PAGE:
The Supernatural season finale left us with one shocker of an ending image before that long summer break. The episode mixed classic (and bland) themes from the past but gave us a few fresh scenes to break it up.
It wouldn’t be a season finale for Supernatural without “Carry On Wayward Son” playing through the intro, glossing over the big events from the entire season to lead to the opener. We come back right where the last episode left off. Dean is practically foaming at the mouth after attacking Gadreel and must be restrained to keep from killing the turncoat angel.
Dean has a serious problem. Ever since he shanked Abaddon with the Blade, he can’t shake its hold on him. As a result, he’s pretty much homicidal all the time, and is suddenly coughing up blood when denied the chance to murder.
Dean calls on Crowley, and they share a lightly amusing moment at a diner. Crowley appears like he needs a buddy to talk to, mentioning he kicked the human blood habit. Dean and Crowley almost look like friends in this scene. Yeah, there’s still that distance between them, but Crowley would never have shared anything personal with a Winchester before.
They discover that Metatron now walks the streets as “Marv,” a homeless messiah performing miracles. What he accomplishes is inciting a crowd to kill one of the good angels who calls him out as a fraud. Despite the uber-creepiness of his influence on these new followers, Metatron doesn’t get very far with his quest to become God.
Even though it was a dark episode, there were some delightfully light moments mixed in. The doorway to Heaven alone was amusing. I’ll never look at a playground the same again. In the beginning, we also had the minor character playing tech-assistant to Metatron, The Notebook loving, more-reverb guy. Socially awkward angels are the best.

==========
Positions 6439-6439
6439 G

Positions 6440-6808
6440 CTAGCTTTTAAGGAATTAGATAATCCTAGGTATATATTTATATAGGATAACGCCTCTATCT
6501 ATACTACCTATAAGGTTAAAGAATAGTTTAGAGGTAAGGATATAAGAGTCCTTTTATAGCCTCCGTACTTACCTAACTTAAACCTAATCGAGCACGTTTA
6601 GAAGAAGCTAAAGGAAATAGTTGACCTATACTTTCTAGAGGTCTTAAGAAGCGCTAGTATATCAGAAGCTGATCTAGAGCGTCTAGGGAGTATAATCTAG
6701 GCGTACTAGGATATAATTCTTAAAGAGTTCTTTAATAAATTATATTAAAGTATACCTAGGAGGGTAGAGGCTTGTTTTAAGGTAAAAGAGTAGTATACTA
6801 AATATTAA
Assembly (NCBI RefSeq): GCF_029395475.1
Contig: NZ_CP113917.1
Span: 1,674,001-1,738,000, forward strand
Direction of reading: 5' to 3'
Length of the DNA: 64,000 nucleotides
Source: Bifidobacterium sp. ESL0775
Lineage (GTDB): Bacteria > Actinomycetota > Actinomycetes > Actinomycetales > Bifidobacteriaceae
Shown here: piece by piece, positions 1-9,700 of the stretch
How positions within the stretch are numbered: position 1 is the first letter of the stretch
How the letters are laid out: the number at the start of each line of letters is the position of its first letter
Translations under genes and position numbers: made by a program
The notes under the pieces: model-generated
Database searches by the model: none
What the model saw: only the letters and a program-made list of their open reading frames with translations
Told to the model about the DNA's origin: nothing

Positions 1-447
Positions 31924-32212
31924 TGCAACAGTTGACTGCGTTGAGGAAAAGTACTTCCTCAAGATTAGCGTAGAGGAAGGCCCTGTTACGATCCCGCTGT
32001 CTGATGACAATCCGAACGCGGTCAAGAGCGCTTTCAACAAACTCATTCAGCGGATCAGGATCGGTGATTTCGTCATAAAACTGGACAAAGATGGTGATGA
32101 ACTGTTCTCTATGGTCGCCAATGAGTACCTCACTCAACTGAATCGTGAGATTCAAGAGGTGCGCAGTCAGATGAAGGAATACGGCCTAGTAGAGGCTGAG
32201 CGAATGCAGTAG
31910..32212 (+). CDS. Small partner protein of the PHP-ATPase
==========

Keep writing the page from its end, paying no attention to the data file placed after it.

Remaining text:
The lighting of the building where Dean faces down Metatron deserves mention. Shallow, flat lighting hits Dean’s face and emphasizes his change in personality. The building is steamy inside and glowing red, reminiscent of hellfire.
There were a few things I wanted resolved by this episode that weren’t. Why is Castiel suddenly a pop-culture nerd? For cheap jokes? Will Crowley’s human blood addiction have any bearing on his character next season? And just for this episode in general: Why did Gadreel ‘splode himself if the angel Hannah was clearly unlocking his cell door? Was his character that disposable that he couldn’t just threaten to kill himself, wait for Hannah the Angel to open the door, and carry on saving the day?
The main disappointment I faced was with Dean’s climactic death scene. The notion of death in Supernatural has been diluted over the years. The Season 1 and 2 finales were shocking, but now we’ve seen the Winchesters die on practically a regular basis, and it hardly has an effect anymore. Nobody will think Supernatural will continue with only one brother. We even have the familiar, sad Winchester music theme for when Sam cradles Dean’s dead body.
What they finally did different though was enough to make me sit through the rest of the commercial break in a daze. Crowley enters Dean’s room, talking to his lifeless body like an old friend, and he reveals that what Dean is feeling is not death. And that’s when Dean’s eyes snap open, demon-black.